Orange County Public Schools announced Thursday that it has acquired software to monitor social media “to proactively prevent, intervene and (watch) situations that may impact students and staff.” The district has obtained an annual license with SnapTrends, software that monitors Twitter, Facebook, YouTube and Instagram.
The district said it plans to use the software to conduct routine monitoring for the purposes of prevention or early intervention of potential issues in which students or staff could be at risk to themselves or to others.
OCPS said the company will assist district law enforcement and security personnel in monitoring publicly available social media communications that are relevant to school operations and personnel.
“This is a tool that gives the district intelligence into a situation that could possibly prevent something more serious from happening,” Orange County Public Schools Senior Director of Safety and Security Doug Tripp said.
“Safety in and around school campuses is the top priority for Orange County school leaders,” OCPS said in a news release. “Recognizing social media is a major communication system, the district has acquired social media monitoring software.”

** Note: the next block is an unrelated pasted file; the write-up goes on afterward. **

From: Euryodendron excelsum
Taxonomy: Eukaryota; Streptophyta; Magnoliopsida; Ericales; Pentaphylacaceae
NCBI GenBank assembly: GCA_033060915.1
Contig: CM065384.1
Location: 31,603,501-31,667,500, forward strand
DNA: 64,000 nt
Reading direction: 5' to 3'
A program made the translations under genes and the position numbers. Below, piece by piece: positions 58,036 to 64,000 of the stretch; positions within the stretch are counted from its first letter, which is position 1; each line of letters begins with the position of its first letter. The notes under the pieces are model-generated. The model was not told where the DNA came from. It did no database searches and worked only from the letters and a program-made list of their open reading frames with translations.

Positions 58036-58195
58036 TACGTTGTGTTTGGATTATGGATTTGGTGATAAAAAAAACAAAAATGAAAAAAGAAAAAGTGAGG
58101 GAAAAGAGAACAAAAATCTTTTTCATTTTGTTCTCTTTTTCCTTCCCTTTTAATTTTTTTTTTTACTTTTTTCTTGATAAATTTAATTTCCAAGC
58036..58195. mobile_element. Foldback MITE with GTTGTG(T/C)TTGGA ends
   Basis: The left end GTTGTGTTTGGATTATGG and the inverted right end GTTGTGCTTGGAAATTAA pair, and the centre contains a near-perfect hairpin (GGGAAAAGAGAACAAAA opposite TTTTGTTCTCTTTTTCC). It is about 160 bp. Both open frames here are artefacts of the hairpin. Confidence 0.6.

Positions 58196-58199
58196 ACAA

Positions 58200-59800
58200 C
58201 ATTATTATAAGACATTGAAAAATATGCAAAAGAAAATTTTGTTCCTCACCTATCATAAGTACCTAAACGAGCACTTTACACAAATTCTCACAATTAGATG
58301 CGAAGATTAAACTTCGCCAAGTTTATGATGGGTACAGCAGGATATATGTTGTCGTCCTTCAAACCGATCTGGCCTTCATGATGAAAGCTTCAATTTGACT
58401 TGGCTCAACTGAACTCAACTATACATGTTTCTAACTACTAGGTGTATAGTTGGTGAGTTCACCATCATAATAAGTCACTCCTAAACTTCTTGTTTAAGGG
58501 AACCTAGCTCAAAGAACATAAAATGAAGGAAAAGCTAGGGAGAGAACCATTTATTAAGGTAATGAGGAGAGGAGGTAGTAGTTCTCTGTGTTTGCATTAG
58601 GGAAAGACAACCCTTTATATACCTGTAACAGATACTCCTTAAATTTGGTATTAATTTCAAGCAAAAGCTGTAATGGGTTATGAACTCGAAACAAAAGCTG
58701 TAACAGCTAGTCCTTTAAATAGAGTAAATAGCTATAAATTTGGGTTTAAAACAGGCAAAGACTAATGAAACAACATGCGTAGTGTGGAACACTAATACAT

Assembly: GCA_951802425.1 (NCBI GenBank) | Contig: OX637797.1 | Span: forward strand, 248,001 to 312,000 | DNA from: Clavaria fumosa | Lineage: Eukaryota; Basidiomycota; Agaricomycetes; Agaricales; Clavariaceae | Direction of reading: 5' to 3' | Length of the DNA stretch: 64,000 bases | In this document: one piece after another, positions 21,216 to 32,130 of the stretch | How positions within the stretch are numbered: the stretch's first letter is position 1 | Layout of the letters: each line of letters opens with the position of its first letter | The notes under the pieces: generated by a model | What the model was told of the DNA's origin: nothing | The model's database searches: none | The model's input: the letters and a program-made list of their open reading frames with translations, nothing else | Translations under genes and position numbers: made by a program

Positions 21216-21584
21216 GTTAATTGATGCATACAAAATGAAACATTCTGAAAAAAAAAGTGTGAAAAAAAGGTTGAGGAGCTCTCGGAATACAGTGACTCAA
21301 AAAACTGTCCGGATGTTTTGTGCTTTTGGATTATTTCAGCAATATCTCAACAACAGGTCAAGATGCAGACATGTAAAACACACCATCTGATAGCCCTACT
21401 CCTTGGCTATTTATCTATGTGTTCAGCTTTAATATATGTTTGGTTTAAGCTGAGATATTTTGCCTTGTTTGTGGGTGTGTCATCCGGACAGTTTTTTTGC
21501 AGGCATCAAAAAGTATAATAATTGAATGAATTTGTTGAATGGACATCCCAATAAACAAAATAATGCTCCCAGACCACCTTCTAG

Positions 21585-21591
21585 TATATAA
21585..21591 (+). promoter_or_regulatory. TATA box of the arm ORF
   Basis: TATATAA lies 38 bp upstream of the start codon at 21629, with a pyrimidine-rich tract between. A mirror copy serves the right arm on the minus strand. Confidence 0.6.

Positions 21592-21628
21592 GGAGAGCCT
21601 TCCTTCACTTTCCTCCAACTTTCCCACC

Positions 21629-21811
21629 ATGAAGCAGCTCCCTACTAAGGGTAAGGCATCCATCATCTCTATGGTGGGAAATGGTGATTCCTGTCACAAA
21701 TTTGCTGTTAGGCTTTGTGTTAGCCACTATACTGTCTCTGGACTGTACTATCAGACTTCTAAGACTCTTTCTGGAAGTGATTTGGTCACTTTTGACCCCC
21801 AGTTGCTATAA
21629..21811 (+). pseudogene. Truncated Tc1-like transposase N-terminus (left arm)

School officials acknowledge the online snooping might raise privacy questions. But board member Linda Kobert said the district is taking advantage of “new tools to protect our children.”
Might raise some privacy questions? Well, social media are indeed made up of public postings. But let me ask you a more important question? Is this a role for a school district? Or is this another example of a creeping bureaucratic mission? And what will the school district do with any information it gleans from its “monitoring?”
Note again, that we have a public official putting “safety” over supposed privacy concerns. Oh, and btw, do you suppose that potential or real cyber-bullies don’t know how to set up fake accounts? And is this a good use of school funds with the literacy problems most public school districts face? The questions are endless.
Some people feel they have to take everything to an extreme. Why, I’m not sure. And I’m also pretty sure I think this particular extreme is both unnecessary and provocative. If there’s trouble, will it rise to the level of “incitement”?